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From Barnes & NobleThe Barnes & Noble Review
The author and photographer of the classic Tasha Tudor's Garden deliver this intimate celebration of the gardening rites and rituals that mark not only the passage of the seasons but the passage of the years as they are shared with successive generations. In A Time to Blossom, Tovah Martin commemorates with words -- while Richard Brown illustrates with lush photographs -- the joys and discoveries of the horticultural year as experienced by a child.
While Martin claims that she "must have known, even as I struggled to figure out how to spell 'daffodil,' that I would eventually lose the essence of how it felt to spend a rainy afternoon with my mother, pressing pansies or making scented geranium cake," this book is proof to the contrary -- she has indeed captured the essence of such memories here. Descriptions like that of her mother assembling flower arrangements ("It was exhilarating to witness the transformation of the kitchen table into an unholy mess of extraneous petals and leaves, and there was nothing like watching as harmony miraculously arose from the chaos") and her own childhood observations ("There's no sense in having pansies unless you collect a crowd of many little hooligans to battle it out in the garden") are richly evocative and wonderfully entertaining.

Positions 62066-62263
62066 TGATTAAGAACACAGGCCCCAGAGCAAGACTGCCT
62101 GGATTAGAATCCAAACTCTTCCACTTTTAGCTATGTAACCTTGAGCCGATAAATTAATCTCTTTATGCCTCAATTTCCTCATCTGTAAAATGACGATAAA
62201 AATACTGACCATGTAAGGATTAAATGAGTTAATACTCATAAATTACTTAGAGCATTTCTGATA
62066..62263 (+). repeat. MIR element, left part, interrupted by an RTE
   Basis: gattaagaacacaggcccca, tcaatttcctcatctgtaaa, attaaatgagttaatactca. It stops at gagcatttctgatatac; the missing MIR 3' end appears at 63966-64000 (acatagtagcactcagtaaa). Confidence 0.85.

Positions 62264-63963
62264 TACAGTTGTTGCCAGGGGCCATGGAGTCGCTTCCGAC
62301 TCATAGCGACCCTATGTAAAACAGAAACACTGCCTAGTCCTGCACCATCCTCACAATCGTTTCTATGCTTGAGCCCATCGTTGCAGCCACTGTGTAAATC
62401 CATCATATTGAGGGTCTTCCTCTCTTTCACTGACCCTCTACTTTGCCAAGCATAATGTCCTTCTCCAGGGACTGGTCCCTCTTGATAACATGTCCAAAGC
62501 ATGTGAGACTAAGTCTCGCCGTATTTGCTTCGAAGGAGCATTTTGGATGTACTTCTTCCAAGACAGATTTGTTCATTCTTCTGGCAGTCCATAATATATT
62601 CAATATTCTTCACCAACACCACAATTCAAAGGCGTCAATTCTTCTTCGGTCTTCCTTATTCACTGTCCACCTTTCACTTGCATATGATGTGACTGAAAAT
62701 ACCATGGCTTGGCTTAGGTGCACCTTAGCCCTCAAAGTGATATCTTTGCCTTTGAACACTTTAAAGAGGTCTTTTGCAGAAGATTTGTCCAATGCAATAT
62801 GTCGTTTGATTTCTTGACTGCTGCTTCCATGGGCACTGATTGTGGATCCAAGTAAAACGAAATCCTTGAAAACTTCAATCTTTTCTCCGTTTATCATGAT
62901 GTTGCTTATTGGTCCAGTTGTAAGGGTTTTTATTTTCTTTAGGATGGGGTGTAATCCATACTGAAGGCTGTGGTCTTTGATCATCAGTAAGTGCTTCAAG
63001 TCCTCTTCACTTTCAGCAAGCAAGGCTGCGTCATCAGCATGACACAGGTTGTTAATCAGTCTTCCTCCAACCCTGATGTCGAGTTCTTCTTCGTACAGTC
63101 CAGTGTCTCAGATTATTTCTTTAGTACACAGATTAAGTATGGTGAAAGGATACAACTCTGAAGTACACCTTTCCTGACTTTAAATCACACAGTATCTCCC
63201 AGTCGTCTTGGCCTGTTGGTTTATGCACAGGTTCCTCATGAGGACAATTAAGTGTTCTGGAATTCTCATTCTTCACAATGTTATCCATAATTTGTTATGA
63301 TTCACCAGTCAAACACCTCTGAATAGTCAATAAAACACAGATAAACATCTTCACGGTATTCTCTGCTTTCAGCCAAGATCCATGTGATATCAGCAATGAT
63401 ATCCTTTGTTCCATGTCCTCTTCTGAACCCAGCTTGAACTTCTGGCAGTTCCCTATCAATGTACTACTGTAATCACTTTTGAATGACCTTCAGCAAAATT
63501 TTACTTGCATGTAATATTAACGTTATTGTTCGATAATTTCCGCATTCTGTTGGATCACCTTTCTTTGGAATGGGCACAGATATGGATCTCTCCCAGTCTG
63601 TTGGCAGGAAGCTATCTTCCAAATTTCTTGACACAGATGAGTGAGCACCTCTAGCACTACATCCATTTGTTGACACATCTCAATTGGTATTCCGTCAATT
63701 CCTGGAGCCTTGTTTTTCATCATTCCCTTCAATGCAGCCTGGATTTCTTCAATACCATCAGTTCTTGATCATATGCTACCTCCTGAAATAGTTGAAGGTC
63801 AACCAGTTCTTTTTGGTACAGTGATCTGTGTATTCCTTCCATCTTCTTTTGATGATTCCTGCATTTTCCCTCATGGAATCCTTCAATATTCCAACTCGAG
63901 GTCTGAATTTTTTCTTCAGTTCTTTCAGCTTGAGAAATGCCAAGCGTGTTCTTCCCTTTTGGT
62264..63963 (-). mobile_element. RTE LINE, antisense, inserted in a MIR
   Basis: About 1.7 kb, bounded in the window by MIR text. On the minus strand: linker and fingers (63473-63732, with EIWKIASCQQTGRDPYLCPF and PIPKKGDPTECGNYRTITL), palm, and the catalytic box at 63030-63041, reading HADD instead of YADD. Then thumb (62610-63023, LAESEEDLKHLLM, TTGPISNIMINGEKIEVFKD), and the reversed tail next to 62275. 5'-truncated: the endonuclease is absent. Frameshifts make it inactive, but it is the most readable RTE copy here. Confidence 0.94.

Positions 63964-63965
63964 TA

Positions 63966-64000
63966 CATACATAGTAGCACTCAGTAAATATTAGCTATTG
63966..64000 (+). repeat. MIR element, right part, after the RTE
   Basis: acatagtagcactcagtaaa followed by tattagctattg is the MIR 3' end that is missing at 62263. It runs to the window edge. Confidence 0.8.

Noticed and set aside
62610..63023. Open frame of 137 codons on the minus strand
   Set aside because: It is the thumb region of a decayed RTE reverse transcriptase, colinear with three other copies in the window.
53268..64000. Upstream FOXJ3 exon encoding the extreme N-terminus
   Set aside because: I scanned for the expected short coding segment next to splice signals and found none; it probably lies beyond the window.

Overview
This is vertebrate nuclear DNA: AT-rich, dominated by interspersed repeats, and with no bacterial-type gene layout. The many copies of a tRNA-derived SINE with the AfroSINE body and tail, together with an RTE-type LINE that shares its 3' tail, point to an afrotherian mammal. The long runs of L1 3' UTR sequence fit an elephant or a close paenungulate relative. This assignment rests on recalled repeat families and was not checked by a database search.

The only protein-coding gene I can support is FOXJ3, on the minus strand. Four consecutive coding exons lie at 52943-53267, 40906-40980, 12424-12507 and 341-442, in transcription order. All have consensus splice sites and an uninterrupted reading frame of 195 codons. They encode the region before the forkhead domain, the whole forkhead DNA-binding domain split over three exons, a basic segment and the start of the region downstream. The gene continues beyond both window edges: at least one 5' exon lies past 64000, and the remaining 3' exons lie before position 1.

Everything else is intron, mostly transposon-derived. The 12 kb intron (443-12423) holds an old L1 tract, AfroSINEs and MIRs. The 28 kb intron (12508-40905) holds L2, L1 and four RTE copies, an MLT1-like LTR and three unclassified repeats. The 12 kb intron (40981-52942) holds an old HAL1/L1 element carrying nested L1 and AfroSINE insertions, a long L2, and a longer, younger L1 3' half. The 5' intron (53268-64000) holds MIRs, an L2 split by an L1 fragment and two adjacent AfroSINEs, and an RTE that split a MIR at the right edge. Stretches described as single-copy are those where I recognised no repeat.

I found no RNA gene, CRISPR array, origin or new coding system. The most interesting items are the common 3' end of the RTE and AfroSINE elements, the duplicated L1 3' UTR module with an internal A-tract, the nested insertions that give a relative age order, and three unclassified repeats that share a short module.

Brown presents visuals that are equally captivating, depicting a field ablaze with delphiniums one minute, and a sweet portrait of mother and child in Victorian attire at work in their garden the next. These bittersweet photographs and Martin's fond, often humorous remembrances of her childhood gardening pursuits bring to life not just the garden, with its inhabitants and caretakers, but gardening itself.
Recipes and instructions are included for baking the aforementioned geranium cake, making hollyhock dolls, growing morning glories, and more, making this a fertile ground in which readers might sow their own joyful memories. (Karen Burns)